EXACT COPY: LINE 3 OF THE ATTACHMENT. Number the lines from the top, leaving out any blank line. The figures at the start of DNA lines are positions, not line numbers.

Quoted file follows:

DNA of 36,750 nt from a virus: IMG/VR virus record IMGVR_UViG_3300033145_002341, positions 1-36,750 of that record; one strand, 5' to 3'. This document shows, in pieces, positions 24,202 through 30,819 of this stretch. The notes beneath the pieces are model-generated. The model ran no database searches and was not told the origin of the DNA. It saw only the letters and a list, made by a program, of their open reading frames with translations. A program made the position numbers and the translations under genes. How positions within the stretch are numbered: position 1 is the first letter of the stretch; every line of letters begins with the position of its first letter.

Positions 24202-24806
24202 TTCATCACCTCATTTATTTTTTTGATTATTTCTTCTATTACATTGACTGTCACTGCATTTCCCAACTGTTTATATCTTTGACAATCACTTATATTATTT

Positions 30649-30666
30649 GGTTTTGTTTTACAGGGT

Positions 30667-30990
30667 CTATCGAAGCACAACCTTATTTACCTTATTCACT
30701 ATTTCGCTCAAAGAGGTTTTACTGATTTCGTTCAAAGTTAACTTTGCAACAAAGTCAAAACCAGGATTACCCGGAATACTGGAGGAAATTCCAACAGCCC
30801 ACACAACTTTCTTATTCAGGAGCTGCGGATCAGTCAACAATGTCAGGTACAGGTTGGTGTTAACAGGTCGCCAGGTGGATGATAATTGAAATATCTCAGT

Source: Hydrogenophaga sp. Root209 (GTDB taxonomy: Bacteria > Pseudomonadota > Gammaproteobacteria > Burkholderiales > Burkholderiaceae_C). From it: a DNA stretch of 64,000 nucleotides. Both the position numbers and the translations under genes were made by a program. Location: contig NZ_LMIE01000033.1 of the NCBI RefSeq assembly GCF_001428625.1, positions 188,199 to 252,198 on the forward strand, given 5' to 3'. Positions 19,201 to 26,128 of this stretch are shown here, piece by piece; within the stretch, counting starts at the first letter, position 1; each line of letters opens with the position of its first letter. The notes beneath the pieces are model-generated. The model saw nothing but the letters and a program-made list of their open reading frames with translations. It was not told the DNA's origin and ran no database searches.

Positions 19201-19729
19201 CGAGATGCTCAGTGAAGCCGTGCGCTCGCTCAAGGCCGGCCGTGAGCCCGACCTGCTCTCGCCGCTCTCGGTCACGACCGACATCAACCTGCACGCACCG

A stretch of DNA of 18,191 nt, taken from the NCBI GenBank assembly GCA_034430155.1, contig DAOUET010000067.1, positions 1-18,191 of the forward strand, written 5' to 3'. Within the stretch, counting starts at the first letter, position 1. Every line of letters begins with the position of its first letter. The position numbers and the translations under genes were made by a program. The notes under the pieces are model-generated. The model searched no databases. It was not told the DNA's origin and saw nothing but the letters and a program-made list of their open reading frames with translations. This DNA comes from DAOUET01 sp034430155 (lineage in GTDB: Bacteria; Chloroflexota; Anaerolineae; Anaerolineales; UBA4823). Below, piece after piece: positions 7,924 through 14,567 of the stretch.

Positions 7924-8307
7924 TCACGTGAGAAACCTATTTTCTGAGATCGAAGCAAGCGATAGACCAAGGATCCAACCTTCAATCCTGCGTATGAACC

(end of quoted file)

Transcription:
24202 TTCATCACCTCATTTATTTTTTTGATTATTTCTTCTATTACATTGACTGTCACTGCATTTCCCAACTGTTTATATCTTTGACAATCACTTATATTATTT